Crime Scene: Definition & Components

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  • 0:03 The JonBenet Ramsey Case
  • 0:43 What Is a Crime Scene?
  • 1:56 Securing a Crime Scene
  • 3:06 Who Can Enter a Crime Scene?
  • 3:40 Lesson Summary
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Lesson Transcript
Instructor: Millicent Kelly

Millicent has been teaching at the university level since 2004. She holds a Bachelor's degree in Criminal Justice and a Master's degree in Human Resources.

In this lesson, we will discuss what constitutes a crime scene and how law enforcement officials go about investigating one. Information about securing crime scenes and which individuals have access to them will be included.

The JonBenet Ramsey Case

Most of us have heard something about the murder of JonBenet Ramsey, a six-year-old Colorado beauty pageant queen. JonBenet was initially reported missing from her home by her parents the day after Christmas in 1996.

An initial police search of her residence turned up few clues, with the exception of a ransom letter. However, the father found JonBenet's body later that day in an area of the basement. The basement was immediately secured as a crime scene, along with the rest of the Ramsey home. Despite an extensive investigation, which included processing of the crime scene, JonBenet's murder remains unsolved.

What Is a Crime Scene?

In simple terms, a crime scene is the immediate and surrounding area where a crime has been committed. In the opening example, the Ramsey home and basement were crime scenes. A crime scene is likely to provide clues to help solve the crime that was committed.

Crime scenes can either be primary or secondary. A primary crime scene is the scene where the actual criminal activity took place. For example, in a murder investigation, the primary crime scene would be the scene where the murder occurred and the person's life was taken. However, there might be additional crime scenes involved as well. For example, the perpetrator might have relocated the body following the murder. Let's say the body was removed and placed in a wooded outdoor area. This would then become the secondary crime scene, as it will also likely yield clues that can assist in solving the crime.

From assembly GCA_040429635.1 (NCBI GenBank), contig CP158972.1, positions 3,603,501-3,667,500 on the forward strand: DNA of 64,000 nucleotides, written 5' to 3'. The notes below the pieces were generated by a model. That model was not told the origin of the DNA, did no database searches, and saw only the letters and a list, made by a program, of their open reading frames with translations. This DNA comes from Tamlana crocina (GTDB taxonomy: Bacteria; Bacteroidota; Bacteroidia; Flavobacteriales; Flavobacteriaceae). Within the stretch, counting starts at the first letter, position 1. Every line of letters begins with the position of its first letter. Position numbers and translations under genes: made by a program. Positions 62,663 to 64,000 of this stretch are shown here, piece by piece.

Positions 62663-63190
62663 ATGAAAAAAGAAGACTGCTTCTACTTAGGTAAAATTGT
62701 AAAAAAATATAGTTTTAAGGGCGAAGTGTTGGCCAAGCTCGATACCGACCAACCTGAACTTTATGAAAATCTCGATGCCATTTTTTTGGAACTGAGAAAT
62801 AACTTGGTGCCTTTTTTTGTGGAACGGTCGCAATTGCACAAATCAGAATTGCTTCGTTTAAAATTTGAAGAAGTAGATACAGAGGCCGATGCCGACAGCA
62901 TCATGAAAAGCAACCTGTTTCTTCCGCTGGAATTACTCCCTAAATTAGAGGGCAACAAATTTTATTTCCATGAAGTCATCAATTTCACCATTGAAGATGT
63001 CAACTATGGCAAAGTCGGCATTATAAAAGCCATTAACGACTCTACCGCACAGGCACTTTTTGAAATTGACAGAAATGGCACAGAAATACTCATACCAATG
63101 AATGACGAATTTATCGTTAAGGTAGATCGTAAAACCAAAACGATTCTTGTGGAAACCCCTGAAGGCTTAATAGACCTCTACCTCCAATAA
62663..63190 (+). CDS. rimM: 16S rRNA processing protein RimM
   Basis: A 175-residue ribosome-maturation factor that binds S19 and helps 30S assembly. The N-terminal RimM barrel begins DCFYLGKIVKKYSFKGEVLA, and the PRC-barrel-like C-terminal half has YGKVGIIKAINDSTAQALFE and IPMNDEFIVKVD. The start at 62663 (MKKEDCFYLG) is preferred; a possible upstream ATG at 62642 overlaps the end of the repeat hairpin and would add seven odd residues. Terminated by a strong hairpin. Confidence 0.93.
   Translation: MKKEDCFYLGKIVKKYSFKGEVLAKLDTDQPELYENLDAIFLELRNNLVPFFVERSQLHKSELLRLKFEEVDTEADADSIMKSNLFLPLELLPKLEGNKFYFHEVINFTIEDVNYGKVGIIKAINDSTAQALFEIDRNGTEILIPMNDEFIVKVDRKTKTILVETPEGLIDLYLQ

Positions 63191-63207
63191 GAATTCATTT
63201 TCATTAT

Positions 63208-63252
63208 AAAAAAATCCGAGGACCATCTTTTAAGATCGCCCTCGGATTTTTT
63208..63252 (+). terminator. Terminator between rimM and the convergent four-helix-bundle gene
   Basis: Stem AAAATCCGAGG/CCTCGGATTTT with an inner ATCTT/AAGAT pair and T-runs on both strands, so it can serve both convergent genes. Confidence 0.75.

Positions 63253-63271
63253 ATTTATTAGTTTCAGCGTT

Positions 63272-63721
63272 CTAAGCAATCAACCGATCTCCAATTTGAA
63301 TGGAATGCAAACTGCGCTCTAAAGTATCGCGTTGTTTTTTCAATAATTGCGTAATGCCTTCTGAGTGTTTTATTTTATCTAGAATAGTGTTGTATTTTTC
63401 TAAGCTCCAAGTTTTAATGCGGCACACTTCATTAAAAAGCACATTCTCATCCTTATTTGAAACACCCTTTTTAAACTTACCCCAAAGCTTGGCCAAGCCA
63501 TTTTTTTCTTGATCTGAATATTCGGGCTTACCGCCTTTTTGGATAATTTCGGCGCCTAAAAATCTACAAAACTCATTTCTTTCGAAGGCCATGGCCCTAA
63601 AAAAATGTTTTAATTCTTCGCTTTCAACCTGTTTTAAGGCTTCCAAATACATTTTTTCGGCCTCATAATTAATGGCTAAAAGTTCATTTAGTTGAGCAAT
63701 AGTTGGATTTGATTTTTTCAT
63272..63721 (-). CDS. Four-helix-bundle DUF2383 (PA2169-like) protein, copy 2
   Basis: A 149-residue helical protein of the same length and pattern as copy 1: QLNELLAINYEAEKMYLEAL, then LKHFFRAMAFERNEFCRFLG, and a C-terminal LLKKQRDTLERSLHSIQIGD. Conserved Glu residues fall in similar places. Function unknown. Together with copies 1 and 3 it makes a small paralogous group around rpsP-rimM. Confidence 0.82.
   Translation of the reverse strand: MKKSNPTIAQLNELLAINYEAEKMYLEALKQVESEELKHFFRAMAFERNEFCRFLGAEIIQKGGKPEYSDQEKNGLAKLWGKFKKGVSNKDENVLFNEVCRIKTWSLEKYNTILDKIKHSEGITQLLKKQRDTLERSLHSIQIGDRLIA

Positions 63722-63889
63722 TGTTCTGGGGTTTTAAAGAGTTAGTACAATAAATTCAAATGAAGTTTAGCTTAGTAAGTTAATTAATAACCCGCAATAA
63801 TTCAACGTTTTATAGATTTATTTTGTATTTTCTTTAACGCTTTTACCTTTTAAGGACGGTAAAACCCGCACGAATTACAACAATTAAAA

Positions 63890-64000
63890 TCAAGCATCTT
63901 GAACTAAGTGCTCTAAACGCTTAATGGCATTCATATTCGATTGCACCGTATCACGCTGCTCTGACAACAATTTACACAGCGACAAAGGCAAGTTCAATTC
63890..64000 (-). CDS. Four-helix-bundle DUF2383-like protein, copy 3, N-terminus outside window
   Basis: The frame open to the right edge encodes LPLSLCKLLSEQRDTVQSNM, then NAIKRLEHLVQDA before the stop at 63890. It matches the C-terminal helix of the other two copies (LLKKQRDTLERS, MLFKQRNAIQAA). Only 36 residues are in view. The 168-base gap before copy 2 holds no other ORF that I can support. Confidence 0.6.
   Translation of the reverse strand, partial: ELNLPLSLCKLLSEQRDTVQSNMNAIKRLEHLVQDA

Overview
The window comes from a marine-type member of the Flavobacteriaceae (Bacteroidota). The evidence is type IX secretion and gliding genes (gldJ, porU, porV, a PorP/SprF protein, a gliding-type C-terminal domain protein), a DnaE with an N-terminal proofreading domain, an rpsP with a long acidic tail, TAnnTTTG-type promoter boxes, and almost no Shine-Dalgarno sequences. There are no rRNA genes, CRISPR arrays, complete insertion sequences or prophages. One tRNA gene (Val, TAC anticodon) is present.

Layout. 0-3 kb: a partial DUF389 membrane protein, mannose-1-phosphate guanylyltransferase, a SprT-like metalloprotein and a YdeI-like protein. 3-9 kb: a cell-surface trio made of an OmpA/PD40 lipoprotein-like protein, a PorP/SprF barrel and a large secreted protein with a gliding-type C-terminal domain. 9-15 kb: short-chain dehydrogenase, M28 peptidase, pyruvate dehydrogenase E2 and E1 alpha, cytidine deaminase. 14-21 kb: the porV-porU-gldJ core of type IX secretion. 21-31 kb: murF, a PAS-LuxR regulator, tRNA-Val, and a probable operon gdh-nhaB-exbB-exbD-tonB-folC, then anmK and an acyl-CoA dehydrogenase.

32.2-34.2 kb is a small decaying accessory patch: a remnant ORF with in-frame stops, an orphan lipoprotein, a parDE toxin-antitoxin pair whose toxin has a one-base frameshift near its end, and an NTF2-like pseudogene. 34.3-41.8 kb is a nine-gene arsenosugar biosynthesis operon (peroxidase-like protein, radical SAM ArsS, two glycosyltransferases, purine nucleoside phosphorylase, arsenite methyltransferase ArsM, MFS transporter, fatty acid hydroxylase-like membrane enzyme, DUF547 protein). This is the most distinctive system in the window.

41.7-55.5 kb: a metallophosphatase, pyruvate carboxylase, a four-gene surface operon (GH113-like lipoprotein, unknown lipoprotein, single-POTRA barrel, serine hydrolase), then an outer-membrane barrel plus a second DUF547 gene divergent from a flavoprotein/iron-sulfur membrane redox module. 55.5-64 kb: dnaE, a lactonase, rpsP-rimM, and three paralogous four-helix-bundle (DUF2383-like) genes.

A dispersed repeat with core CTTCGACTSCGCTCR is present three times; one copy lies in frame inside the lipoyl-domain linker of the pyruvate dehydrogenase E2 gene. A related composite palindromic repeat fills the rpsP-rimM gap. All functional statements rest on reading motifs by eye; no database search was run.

In some cases, only the secondary crime scene can be investigated because the primary crime scene remains unknown. In these instances, it is important for investigators to carefully sift through the clues available at the secondary scene, because in addition to trying to solve the crime, they are also attempting to find clues that will help them locate and identify the primary crime scene.

Securing a Crime Scene

In order to collect valid, non-contaminated evidence, it is essential that the crime scene is secured in order to maintain the integrity of the evidence found there. If crime scene evidence is not secured, the likelihood of successfully prosecuting an offender in court decreases.

Securing the crime scene begins as soon as the first officer gets to the location. In a best case scenario, the first arriving officer should carefully approach the location and do an inspection of the visible area. However, if the perpetrator is still at the scene, this officer may have to make an arrest before securing the scene. In both scenarios, it's crucial for the officer to try not to touch or move items in the immediate area.

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